MRU nursing and midwifery students being fast-tracked into the workforce

Many others involved in volunteer work with the community

Photo of Mount Royal Nursing students during scenario training.

Students are preparing to join the ranks of health care professionals caring for COVID-19 victims.

As the COVID-19 crisis continues to evolve, Mount Royal University’s School of Nursing and Midwifery students are in a position to lend a hand.

As a result of social-distancing measures, undergraduate clinical placements were suspended but the focus remains on continuing to progress nursing and midwifery students towards graduation.

“For all of our programs, we have moved from the need to achieve a specified number of hours in the final clinical practicum to evaluating students based on entry-to-practice competencies,” says School of Nursing and Midwifery director, Elizabeth Van Den Kerkhof. Those who are ready have now been placed at the forefront of the battle against the virus through various means.

“Patient safety, student safety and readiness for practice are guiding our decisions.”

Mount Royal’s nursing and midwifery program has worked closely with regulatory bodies to do this, including the College of Midwives of Alberta and College and the Association of Registered Nurses of Alberta (CARNA), as well as schools and faculties of nursing across the province to facilitate a consistent approach.

In the Bachelor of Nursing program, MRU prioritized access to clinical settings for those students in their final clinical practicum.

Many ready to join health-care forces

Nursing students are looking for ways to help during the COVID-19 crisis.

Based on feedback from clinical preceptors and instructors, the majority of fourth-year students had already achieved readiness for practice. Those who were ready are now finished.

Students who need more time to meet registered nurse entry-to-practice competencies have been allowed to continue and those who will need more time beyond the normal course hours will repeat the course in the future. Clinical placements include mental health, pediatric, medical, postpartum/labour and delivery, seniors’ homes and community settings.

“We are working with CARNA to fast-track into the workforce those students who are ready to begin practice,” Van Den Kerkhof says.

As students at all Alberta post-secondary institutions continue their programs at a distance, MRU students are eager to help during this crisis.

“Right now, we are completing the rest of the rotations’ clinical hours in an online-interactive format with our groups and instructors,” says Shani Markus, president of the MRU Student Nursing Society.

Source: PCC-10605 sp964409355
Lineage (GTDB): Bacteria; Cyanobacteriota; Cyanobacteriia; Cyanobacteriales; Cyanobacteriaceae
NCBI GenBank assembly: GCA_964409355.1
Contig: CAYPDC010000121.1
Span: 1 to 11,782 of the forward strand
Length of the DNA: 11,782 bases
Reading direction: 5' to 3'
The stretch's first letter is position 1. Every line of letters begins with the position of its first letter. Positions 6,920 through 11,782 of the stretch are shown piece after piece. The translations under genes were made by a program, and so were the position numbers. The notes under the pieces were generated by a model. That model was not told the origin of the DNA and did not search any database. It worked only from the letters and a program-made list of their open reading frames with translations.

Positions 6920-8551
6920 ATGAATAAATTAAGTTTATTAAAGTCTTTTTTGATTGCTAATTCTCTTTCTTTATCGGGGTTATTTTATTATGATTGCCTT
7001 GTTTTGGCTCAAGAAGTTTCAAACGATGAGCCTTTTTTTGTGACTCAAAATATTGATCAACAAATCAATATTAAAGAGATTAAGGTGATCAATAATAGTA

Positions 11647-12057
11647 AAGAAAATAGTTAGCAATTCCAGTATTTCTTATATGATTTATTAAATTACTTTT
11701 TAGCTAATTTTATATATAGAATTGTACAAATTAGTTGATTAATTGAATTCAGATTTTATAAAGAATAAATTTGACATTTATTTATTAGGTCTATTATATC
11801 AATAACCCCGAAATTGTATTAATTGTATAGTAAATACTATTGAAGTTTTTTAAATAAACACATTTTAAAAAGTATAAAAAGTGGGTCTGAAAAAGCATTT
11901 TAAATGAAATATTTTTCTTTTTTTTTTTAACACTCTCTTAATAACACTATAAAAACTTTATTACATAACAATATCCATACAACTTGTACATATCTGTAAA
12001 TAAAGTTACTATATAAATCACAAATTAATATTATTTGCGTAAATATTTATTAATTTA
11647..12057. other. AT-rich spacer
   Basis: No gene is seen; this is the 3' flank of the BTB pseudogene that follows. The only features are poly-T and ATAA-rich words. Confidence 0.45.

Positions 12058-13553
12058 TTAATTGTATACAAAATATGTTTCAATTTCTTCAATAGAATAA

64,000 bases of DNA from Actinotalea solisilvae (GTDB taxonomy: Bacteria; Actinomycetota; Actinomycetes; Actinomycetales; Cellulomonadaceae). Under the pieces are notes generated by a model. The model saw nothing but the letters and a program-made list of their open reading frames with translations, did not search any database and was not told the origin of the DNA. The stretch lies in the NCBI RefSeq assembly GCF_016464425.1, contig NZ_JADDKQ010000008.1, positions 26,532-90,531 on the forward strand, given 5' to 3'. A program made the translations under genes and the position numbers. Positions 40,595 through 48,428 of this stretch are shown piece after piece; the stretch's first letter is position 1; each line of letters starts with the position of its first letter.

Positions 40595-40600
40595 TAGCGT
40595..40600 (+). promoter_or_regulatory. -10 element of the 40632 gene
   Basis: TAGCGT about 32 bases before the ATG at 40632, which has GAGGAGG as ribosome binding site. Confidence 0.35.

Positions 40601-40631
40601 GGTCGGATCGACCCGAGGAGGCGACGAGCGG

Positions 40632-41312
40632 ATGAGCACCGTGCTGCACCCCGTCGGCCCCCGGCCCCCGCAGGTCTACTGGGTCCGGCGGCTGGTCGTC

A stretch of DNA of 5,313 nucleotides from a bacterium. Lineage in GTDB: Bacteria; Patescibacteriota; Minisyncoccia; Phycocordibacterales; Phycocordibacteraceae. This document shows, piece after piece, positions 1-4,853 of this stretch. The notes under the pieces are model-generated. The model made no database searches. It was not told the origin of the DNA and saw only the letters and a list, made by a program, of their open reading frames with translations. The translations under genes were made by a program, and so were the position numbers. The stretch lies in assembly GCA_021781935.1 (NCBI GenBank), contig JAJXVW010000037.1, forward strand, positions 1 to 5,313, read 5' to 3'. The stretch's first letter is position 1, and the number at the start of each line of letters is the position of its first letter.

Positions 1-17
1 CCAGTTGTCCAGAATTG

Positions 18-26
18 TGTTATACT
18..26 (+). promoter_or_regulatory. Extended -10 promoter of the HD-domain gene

“As a group we are very eager to become involved and help in our community. Many of us are already employees of the health-care field and want to do what we can to help.”

Nursing students, along with students in health care related programs at other post-secondaries, have also been involved with volunteer programs.

These include:

  • Health-care Students for Health-Care workers, a group created by students at the University of Calgary’s Cumming School of Medicine that pairs health-care workers who may need child care, pet care or other help, with student volunteers who are able to assist them. The MRU Student Nursing Society successfully worked to approve joining this initiative through the students’ association.
  • A Facebook group called COVID-19 MRU Community Volunteers created by Bachelor of Nursing students publicizes volunteer placements around the city.
  • The above MRU Bachelor of Nursing student-led initiative inspired a coordinated effort to reach out to Alberta Health Services and the City of Calgary to offer help. More than 100 nursing students from across the MRU nursing program, along with faculty, have already responded to this call to volunteer. Several are already delivering food and helping at community agencies.
  • Markus and her peers have created another Facebook group called YYC COVID-19 Mental Health Promotion that is meant to act as a positive resource during these uncertain times. “I have added other Bachelor of Nursing students as admins, helping me to keep up the group,” she says. “Several community members have joined.”
  • Siksika Community Health Nurse, and MRU alumna, Chris Sterling has created a web series talking about COVID-19.

Additional nursing students progressed to course completion

Bridge to Canadian Nursing (BCN) program students (nurses trained in other countries hoping to practice in Canada) were also in their final weeks of practicum before entering practice and continued to access labs in a controlled environment to uphold the COVID-19 principles. Clinical sites allowed these students to complete their practicums.

Meanwhile, MRU’s Advanced Studies in Critical Care Nursing (ACCN) program, which is geared towards nurses already practicing in the health-care system, has two streams: emergency and critical care. Students who have met course competencies progressed to completion. Those who have not met competencies and are no longer allowed in the clinical site will finish at a later date.

Midwifery students may also be deployed

Photo of baby’s hand being held.

Midwives are seeing a spike in at home births.

In the Bachelor of Midwifery program, MRU has taken a similar approach to evaluating based on entry level competencies, and once students in the final year met these competencies they were permitted to finish early, Van Den Kerkhof says.

Due to an increase in demand for home births as hospitals free up space for COVID-19 care, these students may be made available in some capacity to meet the demand for additional birth workers.

Markus said the Student Nursing Society is looking for ideas for initiatives and ways to collaborate with the community and welcomes ideas sent to

April 2, 2020 — Peter Glenn

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